David Bourget (Western Ontario)
David Chalmers (ANU, NYU)
Rafael De Clercq
Jack Alan Reynolds
Learn more about PhilPapers
Behavioral and Brain Sciences 22 (3):372-373 (1999)
We question the usefulness of Pylyshyn's dichotomy between cognitively penetrable and cognitively impenetrable mechanisms as the basis for his distinction between cognition and early vision. This dichotomy is comparable to others that have been proposed in psychology prompting disputes that by their very nature could not be resolved. This fate is inevitable for Pylyshyn's thesis because of its reliance on internal representations and their interpretation. What is more fruitful in relation to this issue is not a difficult dichotomy, but a different look at perception such as proposed by Gibson (1979).
|Keywords||No keywords specified (fix it)|
|Categories||categorize this paper)|
Setup an account with your affiliations in order to access resources via your University's proxy server
Configure custom proxy (use this if your affiliation does not provide a proxy)
|Through your library|
References found in this work BETA
No references found.
Citations of this work BETA
No citations found.
Similar books and articles
Alexander Grunewald (1999). Neurophysiology Indicates Cognitive Penetration of the Visual System. Behavioral and Brain Sciences 22 (3):379-380.
Birgitta Dresp (1999). The Cognitive Impenetrability Hypothesis: Doomsday for the Unity of the Cognitive Neurosciences? Behavioral and Brain Sciences 22 (3):375-376.
José Luis Bermúdez (1999). Cognitive Impenetrability, Phenomenology, and Nonconceptual Content. Behavioral and Brain Sciences 22 (3):367-368.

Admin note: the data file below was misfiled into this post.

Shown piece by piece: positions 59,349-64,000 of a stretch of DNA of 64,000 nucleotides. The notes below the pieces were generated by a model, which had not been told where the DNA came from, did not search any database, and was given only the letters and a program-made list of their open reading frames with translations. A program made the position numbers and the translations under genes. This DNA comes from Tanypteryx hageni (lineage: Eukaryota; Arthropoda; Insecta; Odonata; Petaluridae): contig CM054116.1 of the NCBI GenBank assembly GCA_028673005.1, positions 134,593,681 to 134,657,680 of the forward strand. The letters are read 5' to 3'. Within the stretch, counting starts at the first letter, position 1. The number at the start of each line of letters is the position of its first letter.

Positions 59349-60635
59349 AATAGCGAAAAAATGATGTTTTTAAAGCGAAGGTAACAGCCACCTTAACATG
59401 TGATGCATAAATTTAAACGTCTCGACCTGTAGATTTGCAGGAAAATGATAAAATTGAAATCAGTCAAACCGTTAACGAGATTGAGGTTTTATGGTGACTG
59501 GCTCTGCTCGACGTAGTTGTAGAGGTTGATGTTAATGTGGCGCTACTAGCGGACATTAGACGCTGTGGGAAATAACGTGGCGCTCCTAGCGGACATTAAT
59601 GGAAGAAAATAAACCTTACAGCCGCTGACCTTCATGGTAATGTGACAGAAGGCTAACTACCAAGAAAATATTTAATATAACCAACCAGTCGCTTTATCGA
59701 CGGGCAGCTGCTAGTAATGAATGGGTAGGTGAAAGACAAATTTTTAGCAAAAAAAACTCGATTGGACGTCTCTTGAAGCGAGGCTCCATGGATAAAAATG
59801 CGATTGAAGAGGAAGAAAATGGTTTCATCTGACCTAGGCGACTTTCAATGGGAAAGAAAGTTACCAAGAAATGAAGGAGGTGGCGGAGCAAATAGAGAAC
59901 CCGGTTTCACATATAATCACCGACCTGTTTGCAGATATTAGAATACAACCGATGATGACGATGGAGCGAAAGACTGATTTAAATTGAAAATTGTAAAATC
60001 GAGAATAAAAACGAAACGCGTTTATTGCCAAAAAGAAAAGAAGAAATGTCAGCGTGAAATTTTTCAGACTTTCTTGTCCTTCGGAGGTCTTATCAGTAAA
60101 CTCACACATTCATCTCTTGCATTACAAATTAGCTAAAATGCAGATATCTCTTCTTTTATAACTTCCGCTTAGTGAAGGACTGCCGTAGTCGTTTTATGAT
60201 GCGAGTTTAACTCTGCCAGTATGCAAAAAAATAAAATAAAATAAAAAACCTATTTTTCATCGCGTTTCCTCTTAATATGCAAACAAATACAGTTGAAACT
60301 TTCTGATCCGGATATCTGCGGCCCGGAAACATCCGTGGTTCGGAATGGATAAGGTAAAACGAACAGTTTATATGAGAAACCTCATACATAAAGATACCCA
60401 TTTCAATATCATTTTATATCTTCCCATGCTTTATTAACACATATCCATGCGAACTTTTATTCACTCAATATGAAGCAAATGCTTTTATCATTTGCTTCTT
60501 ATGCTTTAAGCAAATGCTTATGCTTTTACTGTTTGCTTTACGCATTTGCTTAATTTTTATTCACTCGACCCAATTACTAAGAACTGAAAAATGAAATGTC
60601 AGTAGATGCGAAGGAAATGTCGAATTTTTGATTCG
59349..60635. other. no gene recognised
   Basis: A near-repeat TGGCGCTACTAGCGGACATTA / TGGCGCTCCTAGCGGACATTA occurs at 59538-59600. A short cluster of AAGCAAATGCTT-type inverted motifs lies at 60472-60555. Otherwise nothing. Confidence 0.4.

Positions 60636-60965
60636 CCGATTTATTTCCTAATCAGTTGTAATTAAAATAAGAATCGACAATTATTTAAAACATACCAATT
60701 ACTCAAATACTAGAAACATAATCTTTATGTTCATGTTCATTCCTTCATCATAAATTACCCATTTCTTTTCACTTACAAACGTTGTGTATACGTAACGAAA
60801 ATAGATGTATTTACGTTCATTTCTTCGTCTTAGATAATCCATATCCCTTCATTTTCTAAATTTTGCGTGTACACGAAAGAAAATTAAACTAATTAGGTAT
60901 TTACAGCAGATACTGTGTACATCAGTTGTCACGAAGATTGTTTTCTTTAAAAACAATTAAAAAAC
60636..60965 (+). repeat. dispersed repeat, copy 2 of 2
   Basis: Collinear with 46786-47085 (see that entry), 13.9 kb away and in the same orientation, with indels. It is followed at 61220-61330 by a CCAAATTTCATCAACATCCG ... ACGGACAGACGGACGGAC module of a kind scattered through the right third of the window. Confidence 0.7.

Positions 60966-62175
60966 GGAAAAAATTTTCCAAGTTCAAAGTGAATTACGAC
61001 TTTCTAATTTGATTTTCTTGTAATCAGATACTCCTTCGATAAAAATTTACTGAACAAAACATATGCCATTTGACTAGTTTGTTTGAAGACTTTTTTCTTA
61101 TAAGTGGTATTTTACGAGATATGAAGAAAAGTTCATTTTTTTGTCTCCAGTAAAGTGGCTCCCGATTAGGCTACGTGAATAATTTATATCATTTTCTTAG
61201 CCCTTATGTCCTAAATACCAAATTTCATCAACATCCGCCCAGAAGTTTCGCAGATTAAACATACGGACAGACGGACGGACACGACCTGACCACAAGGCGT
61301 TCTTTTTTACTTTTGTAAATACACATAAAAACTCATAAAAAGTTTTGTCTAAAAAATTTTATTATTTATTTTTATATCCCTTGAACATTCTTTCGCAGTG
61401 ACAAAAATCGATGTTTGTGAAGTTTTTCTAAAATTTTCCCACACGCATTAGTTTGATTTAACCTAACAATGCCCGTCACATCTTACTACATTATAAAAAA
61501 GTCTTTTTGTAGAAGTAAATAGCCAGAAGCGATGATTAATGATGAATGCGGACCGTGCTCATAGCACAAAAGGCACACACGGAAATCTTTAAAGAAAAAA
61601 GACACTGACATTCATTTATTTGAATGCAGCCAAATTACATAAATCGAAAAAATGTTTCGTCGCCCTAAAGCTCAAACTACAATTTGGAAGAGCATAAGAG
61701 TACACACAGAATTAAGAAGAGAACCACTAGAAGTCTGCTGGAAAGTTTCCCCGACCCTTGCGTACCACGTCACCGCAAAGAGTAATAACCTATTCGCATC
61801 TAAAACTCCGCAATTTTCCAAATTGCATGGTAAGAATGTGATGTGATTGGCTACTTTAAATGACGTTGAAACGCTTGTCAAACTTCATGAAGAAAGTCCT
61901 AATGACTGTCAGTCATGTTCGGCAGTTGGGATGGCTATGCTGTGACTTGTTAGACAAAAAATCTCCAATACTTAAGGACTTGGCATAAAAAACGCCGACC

Edouard Gentaz & Yves Rossetti (1999). Is Haptic Perception Continuous with Cognition? Behavioral and Brain Sciences 22 (3):378-379.
Zenon W. Pylyshyn (1999). Is Vision Continuous with Cognition? The Case for Cognitive Impenetrability of Visual Perception. Behavioral and Brain Sciences 22 (3):341-365.
Philippe G. Schyns (1999). The Case for Cognitive Penetrability. Behavioral and Brain Sciences 22 (3):394-395.
Patrick Cavanagh (1999). The Cognitive Impenetrability of Cognition. Behavioral and Brain Sciences 22 (3):370-371.
Lester E. Krueger (1999). An Even Stronger Case for the Cognitive Impenetrability of Visual Perception. Behavioral and Brain Sciences 22 (3):382-383.
Yiannis Aloimonos, FermÜ & Cornelia Ller (1999). Visual Space is Not Cognitively Impenetrable. Behavioral and Brain Sciences 22 (3):366-367.
Cathleen M. Moore (1999). Cognitive Impenetrability of Early Vision Does Not Imply Cognitive Impenetrability of Perception. Behavioral and Brain Sciences 22 (3):385-386.
Added to index2009-01-28
Total downloads5 ( #261,434 of 1,688,130 )
Recent downloads (6 months)1 ( #183,788 of 1,688,130 )
How can I increase my downloads?